A 3D-printed soft orthotic hand actuated with twisted and coiled polymer muscles triggered by electromyography signals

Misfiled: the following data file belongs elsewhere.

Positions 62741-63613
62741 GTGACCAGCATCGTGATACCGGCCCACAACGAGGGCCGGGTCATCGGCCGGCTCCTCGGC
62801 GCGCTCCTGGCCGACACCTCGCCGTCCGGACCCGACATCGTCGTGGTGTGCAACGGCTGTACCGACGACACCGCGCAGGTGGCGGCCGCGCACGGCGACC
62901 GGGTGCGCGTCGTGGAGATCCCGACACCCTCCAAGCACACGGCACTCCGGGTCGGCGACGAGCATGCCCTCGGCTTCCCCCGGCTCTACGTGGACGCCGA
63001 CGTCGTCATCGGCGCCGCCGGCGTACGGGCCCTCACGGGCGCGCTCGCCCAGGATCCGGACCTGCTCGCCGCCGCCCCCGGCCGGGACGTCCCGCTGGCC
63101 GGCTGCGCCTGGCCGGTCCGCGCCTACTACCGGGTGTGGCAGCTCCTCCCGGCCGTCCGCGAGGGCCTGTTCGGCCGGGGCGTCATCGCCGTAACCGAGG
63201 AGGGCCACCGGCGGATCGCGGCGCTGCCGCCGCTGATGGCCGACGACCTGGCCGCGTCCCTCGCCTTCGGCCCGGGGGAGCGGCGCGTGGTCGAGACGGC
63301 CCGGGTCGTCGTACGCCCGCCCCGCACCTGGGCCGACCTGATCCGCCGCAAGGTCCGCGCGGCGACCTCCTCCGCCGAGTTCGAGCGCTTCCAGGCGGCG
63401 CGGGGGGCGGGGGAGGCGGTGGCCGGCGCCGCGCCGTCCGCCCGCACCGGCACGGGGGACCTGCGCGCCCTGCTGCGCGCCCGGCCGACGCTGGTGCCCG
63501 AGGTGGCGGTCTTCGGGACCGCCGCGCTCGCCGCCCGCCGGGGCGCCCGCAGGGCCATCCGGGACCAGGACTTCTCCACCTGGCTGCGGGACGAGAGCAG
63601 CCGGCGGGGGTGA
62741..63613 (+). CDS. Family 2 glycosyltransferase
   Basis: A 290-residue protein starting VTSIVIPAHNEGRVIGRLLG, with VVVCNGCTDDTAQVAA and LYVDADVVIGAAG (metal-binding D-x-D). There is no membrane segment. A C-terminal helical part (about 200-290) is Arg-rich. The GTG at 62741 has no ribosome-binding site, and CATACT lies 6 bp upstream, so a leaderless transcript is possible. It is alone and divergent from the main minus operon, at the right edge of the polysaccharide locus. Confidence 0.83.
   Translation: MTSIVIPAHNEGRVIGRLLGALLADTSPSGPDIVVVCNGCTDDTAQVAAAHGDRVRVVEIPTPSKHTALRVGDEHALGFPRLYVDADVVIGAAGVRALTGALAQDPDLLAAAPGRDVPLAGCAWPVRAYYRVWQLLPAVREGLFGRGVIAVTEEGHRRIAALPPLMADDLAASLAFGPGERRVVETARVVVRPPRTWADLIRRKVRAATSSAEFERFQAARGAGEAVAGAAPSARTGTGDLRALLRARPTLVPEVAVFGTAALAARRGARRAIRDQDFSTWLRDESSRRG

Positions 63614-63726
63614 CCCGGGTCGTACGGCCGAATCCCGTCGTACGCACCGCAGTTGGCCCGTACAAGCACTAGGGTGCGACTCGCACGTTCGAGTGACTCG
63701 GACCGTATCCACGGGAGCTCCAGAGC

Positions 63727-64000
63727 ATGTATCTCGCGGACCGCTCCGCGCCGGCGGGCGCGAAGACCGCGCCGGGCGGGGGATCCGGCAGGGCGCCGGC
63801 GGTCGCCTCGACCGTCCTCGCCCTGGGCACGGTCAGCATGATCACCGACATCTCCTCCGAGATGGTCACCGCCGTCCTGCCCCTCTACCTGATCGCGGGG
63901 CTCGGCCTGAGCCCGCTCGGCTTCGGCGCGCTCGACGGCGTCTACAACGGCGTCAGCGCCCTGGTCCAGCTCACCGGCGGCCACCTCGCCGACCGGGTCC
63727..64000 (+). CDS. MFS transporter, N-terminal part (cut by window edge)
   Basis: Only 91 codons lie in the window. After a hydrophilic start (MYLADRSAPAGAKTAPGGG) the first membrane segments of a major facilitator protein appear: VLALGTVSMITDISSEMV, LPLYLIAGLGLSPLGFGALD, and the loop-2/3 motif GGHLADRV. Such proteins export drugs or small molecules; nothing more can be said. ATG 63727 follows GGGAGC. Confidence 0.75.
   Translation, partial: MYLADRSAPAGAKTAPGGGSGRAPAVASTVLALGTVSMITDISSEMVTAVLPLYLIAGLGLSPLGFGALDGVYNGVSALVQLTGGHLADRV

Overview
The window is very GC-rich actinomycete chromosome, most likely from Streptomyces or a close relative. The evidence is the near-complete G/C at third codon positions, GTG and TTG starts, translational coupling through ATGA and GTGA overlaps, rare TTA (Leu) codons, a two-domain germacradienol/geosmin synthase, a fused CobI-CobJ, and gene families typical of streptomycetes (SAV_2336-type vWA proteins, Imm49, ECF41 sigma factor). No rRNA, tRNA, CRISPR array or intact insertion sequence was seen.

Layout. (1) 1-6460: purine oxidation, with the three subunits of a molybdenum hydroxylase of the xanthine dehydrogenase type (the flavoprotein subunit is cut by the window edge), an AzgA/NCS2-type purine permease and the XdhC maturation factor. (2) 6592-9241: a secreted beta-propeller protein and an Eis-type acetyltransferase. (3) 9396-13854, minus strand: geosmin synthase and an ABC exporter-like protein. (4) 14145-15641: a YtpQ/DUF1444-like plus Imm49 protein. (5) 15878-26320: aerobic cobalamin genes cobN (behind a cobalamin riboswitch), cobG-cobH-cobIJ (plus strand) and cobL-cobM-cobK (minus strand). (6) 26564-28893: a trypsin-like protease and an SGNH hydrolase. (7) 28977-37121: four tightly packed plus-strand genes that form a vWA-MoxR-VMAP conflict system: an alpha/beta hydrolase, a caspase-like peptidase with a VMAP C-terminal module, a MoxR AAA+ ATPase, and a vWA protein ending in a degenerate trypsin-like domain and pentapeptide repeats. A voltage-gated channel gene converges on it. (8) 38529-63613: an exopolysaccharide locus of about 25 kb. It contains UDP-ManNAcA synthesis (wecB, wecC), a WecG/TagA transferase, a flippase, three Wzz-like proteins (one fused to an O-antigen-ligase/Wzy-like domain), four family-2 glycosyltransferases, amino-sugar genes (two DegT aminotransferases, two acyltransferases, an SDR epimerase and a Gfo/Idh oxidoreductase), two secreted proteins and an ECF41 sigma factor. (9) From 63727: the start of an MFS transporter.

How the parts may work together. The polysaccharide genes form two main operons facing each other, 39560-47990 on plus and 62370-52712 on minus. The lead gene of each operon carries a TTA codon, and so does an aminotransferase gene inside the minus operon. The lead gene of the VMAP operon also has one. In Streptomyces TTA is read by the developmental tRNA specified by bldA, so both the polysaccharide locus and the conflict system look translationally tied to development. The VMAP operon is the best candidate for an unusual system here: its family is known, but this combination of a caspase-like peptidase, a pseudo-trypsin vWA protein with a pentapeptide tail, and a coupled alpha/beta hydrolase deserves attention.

Various wearable robotic hands, prosthetic hands, and orthotic exoskeletons developed in the last decade aim to rehabilitate patients whose daily quality of life is affected from hand impairments – however, a majority of these devices are controlled by bulky, expensive, noisy, and uncomfortable actuators. Twisted and coiled polymer (TCP) muscles are novel smart actuators that address these key drawbacks. They have been utilized in soft robotics, hand orthosis exoskeletons, and powered hand orthotic devices; they are also light- weight, high-performance, and inexpensive to manufacture. Previously, TCP muscles have been controlled via power supplies with mechanical switches that are not portable, hence making it unfeasible for long term applications. In this work, a portable control system for TCP muscles via electromyography (EMG) signals that are captured through electrodes placed on the arm of the user and processed through a channel of electrical components to actuate 4-ply TCP muscles, which is demonstrated on a 3D-Printed soft orthotic hand. With portable EMG control, orthotic devices can become more independently accessible to the user, making these devices novel instruments for measuring, aiding, and expediting the progress of hand impairment rehabilitation.
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